We only really want the sweet ones. But life happens on Valentine’s Day and it isn’t always sweet.
Take February 14, 2000.
Our phone rang at 6:00 that morning, someone calling to tell me that my dear friend’s son had been critically injured, his wife and baby killed, when their mobile home took a direct hit by a deadly tornado. I hurried over to the hospital to hug my friend. She was so strong, like an oak tree with deep roots. We her friends were crying for her but she refused to be overcome. She had worked her entire career with FEMA and, though under such stress with her own family and the many friends who also had suffered loss, she took time to brag on the quick, decisive work of the rescue teams. I was so touched, too, by her smile as she said, “No hospital in the whole USA could have responded any better than Grady General has.”
My friend’s son lived, having to undergo several surgeries. His wife and baby were buried in the same casket. He, like his mother, is a strong Christian. He is active in his church. He and his second wife have adopted two wonderful children. Whereas some might be stuck asking the question “why?”, he has moved on.
Valentine’s Day, 2004, was a wonderful day, the day my brother Orman married my friend Reggie. Separated by most of the state of Georgia, Orman and Reggie met because God planned it that way. There was no other way they would have found each other. They met as senior citizens, he at 79, she several years younger. Each had lost their first mate and each had prayed that if God saw fit He would send another spouse.. Each had traveled a lot, he as a missionary, she as a military wife. Each was excited about leading Bible studies and in more traveling. Only months after they met, on a beautiful Valentine’s Day, many of us from both ends of the state met to celebrate with them at their wedding in Albany.
After the wedding, several members of my family from North Georgia, as well as Reggie’s sister Sally and her husband Wes, gathered at our house. We had dinner together, sang around the piano, had a wonderful time celebrating this second love for Orman and Reggie who, of course, were by then gone on their honeymoon. We were all so jubilant. How could anyone be sad that night?
Yet that day, too, had a very sorrowful end.
The phone rang, interrupting our joy. One of our dear church friends, very close to those in our intimate circle that night, was struck by a car while crossing the street in a dense fog. Her death sobered us all and reminded us that joy and sorrow are never very far apart.
There was the joyful Valentine’s week in 2007 when our third grandson Thomas Hamilton Graham was born. Such excitement there was as we welcomed him. Will and Christi had a family suite at the hospital where little William, three years old, could be with his parents and his new brother. Grandparents and uncles crowded in, too, on that February day to celebrate Thomas. Now he’s in the 5th grade, excels in sports, is a great student, considers being a scientist someday, and is a top notch Monopoly player. He has a keen sense of humor, too, never misses a chance to crack a joke or pose a riddle. His birthday is February 15.
One of the funny Valentine outings I remember was the year Charles and I decided to have a night out in Thomasville. I said I wanted to get out of Cairo so we could have one whole conversation uninterrupted by clients asking questions about their pets. Charles didn’t really understand my request because he loves to talk any old time with his clients. But he went along. We both thought he was off that night but as the evening developed, one emergency after another came in, either by phone or at the back door. The evening was far spent when we slid into a booth at Shoney’s. We’d barely picked up our menus when someone spoke from across the aisle, “Doc, I’ve been meaning to ask you…” Turns out, we were surrounded by sweet, interesting Grady County folks who were delighted to have the vet’s ear for their latest questions.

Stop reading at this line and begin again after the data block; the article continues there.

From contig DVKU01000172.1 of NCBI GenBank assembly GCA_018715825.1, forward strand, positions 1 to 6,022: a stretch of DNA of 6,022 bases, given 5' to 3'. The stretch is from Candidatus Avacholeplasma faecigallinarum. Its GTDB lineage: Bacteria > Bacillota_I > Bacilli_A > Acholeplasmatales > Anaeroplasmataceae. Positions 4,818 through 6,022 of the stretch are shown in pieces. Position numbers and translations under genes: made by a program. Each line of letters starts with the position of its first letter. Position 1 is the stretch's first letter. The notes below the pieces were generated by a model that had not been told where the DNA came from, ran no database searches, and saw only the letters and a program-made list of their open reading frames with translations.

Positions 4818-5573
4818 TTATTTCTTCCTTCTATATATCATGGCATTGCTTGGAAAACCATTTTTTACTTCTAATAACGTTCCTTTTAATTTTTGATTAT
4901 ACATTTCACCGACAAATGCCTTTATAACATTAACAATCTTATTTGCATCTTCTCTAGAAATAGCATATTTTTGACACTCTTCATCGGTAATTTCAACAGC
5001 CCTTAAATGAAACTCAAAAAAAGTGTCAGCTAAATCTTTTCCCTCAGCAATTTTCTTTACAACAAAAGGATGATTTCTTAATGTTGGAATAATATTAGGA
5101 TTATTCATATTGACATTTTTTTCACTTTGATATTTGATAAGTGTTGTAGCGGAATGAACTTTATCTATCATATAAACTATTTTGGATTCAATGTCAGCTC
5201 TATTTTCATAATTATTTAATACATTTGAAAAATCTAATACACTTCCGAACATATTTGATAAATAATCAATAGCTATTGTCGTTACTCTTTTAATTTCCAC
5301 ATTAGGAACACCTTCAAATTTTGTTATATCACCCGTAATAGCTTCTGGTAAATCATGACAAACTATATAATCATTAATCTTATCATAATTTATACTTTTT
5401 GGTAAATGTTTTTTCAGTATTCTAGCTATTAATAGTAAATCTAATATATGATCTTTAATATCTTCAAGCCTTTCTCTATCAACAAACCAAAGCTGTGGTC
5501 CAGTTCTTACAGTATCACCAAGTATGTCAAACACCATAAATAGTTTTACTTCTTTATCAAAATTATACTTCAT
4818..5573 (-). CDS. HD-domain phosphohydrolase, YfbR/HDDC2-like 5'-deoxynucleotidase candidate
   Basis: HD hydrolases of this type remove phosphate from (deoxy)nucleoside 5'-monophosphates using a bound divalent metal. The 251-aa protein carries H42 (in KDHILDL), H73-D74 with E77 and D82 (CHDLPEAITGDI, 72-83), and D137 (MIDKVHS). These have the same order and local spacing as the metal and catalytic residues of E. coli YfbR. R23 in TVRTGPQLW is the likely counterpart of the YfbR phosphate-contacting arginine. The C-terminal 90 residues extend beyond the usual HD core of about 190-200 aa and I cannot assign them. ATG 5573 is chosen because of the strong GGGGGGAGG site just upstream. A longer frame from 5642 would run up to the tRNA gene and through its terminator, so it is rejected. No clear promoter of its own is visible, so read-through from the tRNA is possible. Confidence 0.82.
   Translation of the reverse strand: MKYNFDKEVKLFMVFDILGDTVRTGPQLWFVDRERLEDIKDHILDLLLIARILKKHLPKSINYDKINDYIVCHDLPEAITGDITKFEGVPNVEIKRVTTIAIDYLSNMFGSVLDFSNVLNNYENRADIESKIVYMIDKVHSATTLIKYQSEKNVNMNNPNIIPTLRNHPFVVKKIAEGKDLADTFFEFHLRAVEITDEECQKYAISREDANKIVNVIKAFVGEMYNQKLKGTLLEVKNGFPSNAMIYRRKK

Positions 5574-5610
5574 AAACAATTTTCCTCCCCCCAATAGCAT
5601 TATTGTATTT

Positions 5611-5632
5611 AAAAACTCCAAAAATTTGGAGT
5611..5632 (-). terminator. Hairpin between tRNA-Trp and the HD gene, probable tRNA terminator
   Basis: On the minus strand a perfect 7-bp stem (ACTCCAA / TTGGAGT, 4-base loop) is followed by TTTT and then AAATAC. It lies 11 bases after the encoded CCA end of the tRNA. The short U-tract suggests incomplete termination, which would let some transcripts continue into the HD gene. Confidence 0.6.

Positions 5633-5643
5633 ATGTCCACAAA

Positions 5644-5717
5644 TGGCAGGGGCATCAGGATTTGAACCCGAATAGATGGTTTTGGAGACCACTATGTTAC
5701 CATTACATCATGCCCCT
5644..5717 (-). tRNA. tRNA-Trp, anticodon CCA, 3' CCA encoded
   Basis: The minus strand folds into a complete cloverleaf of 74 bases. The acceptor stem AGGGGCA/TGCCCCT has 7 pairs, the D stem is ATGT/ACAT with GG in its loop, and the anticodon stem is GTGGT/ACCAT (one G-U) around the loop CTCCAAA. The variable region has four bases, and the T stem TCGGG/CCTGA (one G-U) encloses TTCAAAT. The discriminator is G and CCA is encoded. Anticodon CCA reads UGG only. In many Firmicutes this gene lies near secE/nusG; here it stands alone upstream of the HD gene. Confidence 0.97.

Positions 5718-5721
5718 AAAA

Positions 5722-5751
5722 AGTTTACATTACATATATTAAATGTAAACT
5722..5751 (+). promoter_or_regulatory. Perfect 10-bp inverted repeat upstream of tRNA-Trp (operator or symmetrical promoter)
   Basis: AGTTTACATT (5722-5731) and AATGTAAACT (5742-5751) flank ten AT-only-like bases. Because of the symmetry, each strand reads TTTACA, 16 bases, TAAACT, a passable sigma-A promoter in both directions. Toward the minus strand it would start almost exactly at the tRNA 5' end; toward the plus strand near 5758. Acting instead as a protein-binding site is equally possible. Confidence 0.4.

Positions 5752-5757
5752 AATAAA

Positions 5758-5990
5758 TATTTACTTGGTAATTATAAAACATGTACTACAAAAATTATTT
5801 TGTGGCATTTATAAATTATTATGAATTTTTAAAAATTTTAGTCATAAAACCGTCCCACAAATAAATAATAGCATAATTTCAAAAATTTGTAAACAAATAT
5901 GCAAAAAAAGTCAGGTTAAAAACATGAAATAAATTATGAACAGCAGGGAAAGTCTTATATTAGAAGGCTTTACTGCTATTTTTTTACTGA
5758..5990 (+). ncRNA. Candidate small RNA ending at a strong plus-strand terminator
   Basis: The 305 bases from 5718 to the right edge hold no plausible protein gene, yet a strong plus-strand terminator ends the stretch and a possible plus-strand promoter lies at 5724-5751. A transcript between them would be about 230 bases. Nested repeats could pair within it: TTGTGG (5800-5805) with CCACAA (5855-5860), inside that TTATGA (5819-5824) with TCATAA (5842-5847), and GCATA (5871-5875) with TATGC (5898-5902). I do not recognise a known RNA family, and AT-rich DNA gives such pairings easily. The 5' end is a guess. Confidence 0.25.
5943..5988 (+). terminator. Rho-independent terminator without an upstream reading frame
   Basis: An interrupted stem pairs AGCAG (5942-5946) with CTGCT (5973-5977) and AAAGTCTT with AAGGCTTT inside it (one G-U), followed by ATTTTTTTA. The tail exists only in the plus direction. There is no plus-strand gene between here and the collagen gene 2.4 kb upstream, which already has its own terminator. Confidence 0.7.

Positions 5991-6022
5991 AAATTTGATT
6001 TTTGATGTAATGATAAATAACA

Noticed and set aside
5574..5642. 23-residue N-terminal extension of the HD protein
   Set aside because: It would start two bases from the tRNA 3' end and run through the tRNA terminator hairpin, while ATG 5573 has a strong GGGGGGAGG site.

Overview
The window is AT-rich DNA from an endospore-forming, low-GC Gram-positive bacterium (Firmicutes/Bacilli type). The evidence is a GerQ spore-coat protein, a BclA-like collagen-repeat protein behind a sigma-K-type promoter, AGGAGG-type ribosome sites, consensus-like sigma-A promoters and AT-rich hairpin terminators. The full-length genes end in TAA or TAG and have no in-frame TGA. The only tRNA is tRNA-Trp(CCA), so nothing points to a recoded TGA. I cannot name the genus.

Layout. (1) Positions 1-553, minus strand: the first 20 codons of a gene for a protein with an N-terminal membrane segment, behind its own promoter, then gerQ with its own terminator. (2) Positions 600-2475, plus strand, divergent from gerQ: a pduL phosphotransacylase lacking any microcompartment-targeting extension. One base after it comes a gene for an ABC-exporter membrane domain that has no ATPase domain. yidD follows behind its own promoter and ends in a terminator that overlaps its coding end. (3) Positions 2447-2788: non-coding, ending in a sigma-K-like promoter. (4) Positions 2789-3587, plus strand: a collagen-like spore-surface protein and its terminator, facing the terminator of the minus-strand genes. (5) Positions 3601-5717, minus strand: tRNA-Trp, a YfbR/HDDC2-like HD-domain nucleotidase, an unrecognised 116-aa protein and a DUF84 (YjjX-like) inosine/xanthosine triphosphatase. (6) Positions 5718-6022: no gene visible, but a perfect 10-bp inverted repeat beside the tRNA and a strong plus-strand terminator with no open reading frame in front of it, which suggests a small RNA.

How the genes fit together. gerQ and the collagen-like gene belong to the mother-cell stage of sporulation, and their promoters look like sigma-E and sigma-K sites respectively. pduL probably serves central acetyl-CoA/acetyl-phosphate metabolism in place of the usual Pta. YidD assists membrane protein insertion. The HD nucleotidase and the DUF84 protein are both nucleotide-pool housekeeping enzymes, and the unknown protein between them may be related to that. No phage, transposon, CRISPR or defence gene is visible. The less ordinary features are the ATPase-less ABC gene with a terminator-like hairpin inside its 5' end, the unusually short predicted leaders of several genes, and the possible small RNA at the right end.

In the winter of 2012 I was having chemo treatments for breast cancer. Charles faithfully took me for my infusions, waiting patiently with me for long hours, entertaining the nurses with funny stories. If the timing was right we would go for a snack at my favorite deli after chemo, giving a touch of party to the day. Day after day, he did many things to make that time easier, coming home at odd times to check on me, sending me flowers, cheering me on when my hair all fell out. But the most astonishing thing he did was to take me for a private meeting with Ralph Bishop one Saturday in February. He wanted Ralph to fit me with new wedding rings since I could no longer wear the treasured ones he’d given me when we married. When I look at my diamond now, so lively with rich sparkles of rainbow colors, I’m reminded of that dark time made bright and wonderful by his love.
Our church traditionally has a Valentine’s Banquet, a fundraiser for youth summer camps. Youth waiters serve tables, plates of delicious smoked pork chops, green beans and mashed potatoes with a roll and then, of course, red velvet cake for dessert. After dinner the fun begins. Many cooks donate cakes, pies and other goodies to be auctioned to the highest bidder. Everyone is conscious of the cause and they become quite ferocious even in trying to make the bids go as high as possible. It’s hilarious to watch family members scrambling to outbid each other on peanut brittle, thirteen-layer chocolate cakes, dreamy coconut ones, and all the rest. Amanda is baking a couple of cakes this time so this is going to be interesting.
Valentine’s days–bitter and sweet. But one thing is always true. God’s love is sure and eternal. Whatever happens, He will be there for you.
Be strong and take heart, all you who hope in the Lord. Psalm 31:24